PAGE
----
Sunday, September 13, 2009

How Derren Brown Did It

On Wednesday night much of Britain was enthralled by "mentalist" Derren Brown predicting the winning numbers in the National Lottery. If he had really done that it would have been amazing. I am a bit of an amateur magician and its been driving me crazy that this "prediction" seems to have baffled so many people in the UK. Derren Brown is not a member of the British magic circle and this trick was a cheat anyway so I don't mind revealing how he did it. However, if you don't want to know please don't read any more of this blog post.
Still with me? Ok. What Derren Brown actually did on Wednesday night was tell us what the winning lottery numbers were 12 seconds after the numbers had been drawn. We all could have done that. Ah but what about the balls to the left of the screen which we saw while the live feed was coming through the TV, weren't they there the whole time? No, they weren't. What we were actually looking at was a split screen, running down the left hand third of the screen. While the draw was taking place one of Brown's assistants was placing the correct balls on the real stand while we watched the split screen. At 2:01 on the YouTube video you can see Brown look across to his assistant to check that the final ball has been placed, a camera wobble then occurs at 2:04 which covers the transition from the split image to the live image. Brown then walks over and uncovers the balls that his assistant placed on the stand.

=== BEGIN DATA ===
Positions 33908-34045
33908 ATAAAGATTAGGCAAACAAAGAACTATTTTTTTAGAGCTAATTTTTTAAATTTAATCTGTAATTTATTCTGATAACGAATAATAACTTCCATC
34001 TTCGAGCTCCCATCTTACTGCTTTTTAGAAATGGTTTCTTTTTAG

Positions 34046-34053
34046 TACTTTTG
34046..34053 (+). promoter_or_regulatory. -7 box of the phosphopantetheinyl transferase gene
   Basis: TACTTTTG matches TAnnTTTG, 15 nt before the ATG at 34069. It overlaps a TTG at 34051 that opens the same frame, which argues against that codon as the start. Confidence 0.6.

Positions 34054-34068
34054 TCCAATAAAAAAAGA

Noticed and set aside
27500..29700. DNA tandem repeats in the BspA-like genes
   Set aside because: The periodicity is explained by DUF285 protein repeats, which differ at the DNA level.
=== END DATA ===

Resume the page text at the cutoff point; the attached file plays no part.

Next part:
I'm sorry if this wrecks your belief in number theory, or mass hypnosis, the predictive power of crowds or a conspiracy with the lottery company; this wasn't any of those things. This illusion required almost no skill at all from Brown, it was patter mixed with a David Copperfield style camera trick, the kind of magic that I loathe. This was beneath DB who is very good at proper magic and doesn't need to cheat. Brown's explanation on Friday night that he used "deep maths" is what we amateur magicians call "misdirection" and what everyone else calls "total bollocks."